Tony Curtis seems to be forever associated with debonair cool - a suave womaniser both on and off screen, famous for wooing Marilyn Monroe in 'Some Like it Hot' regardless of whether the cameras were rolling. The AFI voted Billy Wilder's classic the funniest film of all time and he shared the glory with Jack Lemmon and Monroe. But as a serious actor, he never really gained the recognition that he deserved.
There was a decade that strived to prove otherwise. In 'The Defiant Ones', 'The Sweet Smell of Success' and 'Spartacus' he held his own against screen titans Sidney Poitier, Burt Lancaster and Kirk Douglas with ferocity and an assured depiction of a character far removed from his own highly publicised carefree attitude.
It was ten years on from his first flirtation with dramatic acting alongside Lancaster in 'The Sweet Smell of Success' that his about face became apparent. 1968's 'The Boston Strangler' should've shattered his smooth image for good and to an array of latter day dramatic parts but it didn't. It stands alone as not only his last great performance, but also arguably his best.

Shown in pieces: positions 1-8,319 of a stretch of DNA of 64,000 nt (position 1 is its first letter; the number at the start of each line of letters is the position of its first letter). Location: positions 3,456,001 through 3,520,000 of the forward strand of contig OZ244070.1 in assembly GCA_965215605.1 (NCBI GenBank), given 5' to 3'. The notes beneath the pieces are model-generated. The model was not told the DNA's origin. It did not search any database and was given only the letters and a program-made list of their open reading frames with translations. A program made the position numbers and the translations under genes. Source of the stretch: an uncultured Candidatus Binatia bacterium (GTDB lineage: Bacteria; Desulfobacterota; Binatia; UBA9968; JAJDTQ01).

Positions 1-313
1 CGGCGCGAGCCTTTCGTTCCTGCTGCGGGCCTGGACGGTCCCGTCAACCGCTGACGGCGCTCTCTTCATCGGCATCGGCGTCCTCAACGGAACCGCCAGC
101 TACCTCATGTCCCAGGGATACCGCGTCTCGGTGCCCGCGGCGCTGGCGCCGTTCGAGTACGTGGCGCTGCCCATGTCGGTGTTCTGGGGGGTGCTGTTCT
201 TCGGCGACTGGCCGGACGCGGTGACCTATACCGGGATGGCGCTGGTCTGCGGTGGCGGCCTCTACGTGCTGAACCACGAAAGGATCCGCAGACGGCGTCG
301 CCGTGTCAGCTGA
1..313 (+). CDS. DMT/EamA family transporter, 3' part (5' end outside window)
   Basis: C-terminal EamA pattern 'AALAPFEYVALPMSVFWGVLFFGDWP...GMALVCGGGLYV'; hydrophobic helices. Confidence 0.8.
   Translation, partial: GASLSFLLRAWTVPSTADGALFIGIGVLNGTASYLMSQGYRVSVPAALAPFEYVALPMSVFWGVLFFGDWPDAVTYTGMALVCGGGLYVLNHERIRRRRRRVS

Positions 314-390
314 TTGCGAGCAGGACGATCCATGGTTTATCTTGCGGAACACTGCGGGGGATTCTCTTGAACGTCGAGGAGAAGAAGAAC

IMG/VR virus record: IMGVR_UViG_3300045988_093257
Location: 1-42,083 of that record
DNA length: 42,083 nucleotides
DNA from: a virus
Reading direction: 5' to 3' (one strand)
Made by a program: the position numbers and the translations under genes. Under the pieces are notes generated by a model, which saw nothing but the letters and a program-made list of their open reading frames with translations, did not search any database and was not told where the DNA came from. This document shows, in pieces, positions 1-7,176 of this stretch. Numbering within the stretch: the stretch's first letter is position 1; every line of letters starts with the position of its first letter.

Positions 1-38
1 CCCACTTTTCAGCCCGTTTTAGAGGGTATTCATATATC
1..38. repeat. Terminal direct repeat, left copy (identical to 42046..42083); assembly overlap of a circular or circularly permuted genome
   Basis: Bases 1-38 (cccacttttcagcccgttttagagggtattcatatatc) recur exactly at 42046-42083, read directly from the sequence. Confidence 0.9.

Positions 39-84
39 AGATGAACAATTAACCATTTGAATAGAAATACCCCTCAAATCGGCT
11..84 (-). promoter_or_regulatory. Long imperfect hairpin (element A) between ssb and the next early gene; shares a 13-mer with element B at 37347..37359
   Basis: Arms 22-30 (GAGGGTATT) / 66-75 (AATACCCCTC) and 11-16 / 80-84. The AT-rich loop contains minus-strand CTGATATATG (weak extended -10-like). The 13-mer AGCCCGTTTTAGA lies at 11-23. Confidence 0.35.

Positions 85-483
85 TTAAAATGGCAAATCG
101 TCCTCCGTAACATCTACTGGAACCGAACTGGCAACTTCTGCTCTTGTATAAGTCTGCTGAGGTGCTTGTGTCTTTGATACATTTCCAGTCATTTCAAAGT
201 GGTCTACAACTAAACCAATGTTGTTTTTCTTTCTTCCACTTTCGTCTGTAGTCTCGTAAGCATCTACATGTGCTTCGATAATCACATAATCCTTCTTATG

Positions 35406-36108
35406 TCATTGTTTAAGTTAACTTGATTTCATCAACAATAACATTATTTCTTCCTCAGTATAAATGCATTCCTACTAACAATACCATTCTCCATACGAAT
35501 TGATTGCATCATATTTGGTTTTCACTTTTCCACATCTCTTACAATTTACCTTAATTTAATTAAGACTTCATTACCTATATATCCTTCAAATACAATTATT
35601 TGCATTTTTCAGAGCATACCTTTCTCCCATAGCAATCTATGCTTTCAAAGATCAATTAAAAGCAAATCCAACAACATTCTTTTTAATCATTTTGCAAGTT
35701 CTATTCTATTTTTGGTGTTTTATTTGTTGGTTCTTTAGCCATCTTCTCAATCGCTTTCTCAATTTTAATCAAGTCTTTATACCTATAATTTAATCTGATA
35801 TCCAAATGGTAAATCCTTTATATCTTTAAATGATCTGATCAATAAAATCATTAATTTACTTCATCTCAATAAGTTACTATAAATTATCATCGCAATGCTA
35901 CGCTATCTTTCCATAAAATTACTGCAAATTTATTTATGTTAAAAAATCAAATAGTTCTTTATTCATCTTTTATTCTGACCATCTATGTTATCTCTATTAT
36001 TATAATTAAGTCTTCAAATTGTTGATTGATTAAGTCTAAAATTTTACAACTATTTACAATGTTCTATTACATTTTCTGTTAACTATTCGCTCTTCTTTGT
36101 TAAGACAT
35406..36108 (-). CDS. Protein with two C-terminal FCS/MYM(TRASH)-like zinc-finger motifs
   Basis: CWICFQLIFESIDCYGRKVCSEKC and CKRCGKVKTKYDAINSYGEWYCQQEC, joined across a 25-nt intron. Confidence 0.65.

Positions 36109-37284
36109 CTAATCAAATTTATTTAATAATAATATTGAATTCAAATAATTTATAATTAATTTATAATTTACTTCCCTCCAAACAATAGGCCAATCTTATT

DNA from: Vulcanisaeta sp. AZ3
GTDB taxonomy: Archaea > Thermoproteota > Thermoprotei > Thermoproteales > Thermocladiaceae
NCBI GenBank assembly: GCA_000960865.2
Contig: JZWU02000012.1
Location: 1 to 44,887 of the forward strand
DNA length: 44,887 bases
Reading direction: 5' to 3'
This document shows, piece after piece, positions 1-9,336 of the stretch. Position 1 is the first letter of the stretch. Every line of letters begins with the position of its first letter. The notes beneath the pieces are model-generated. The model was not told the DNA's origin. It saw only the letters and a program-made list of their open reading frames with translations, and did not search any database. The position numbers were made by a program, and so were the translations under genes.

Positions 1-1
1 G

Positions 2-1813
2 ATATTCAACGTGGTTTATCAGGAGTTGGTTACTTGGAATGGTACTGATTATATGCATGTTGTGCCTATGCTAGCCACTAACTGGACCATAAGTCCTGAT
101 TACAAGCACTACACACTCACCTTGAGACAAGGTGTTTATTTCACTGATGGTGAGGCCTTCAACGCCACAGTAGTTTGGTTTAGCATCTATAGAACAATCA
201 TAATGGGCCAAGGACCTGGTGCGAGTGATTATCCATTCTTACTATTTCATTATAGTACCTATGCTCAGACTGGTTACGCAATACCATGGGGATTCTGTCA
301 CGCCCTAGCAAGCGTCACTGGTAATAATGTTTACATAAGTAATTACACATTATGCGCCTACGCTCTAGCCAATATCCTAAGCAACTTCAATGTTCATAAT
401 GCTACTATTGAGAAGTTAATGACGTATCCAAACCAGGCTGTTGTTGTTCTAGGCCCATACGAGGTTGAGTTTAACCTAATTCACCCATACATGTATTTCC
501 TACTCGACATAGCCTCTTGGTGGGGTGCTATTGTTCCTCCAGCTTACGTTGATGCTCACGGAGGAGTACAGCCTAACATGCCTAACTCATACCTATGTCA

He played real life serial killer Albert de Salvo, bulking up and having his nose altered before he even stepped foot in front of the camera. Like Orson Welles in 'The Third Man' it isn't until an hour into the film until he appears. He was worth the wait.
This is a film that uses the real names of the victims and depicts the murders as they apparently happened, but director Richard Fleischer turns the realism in on itself with the use of split screen and, arguably, the casting of Curtis as the brutal killer of 13 women. Tony Curtis; the same actor who appeared as Stony Curtis a few years prior on 'The Flintsones'.
'The Boston Strangler' plays with us, taunts us and defies conventions. It's a deliberately uneasy film centred around (but not focussed on) a notoriously easy-going star appearing off-kilter, and it's testament to Curtis' skill that he can breathlessly appear out of nowhere and within a second make the audience sense the fear building around him. It's one of cinema's most overlooked performances by one of it's most overlooked talents.
Tony Curtis was born in the Bronx in 1925. His first (of six) wife was 'Psycho' actress Janet Leigh. They had two children together, one of whom went on to be a star in her own right - Jamie Lee Curtis. Tony Curtis was a prolific painter in his spare time. He leaves behind six children. He died in 2010 following a heart attack.
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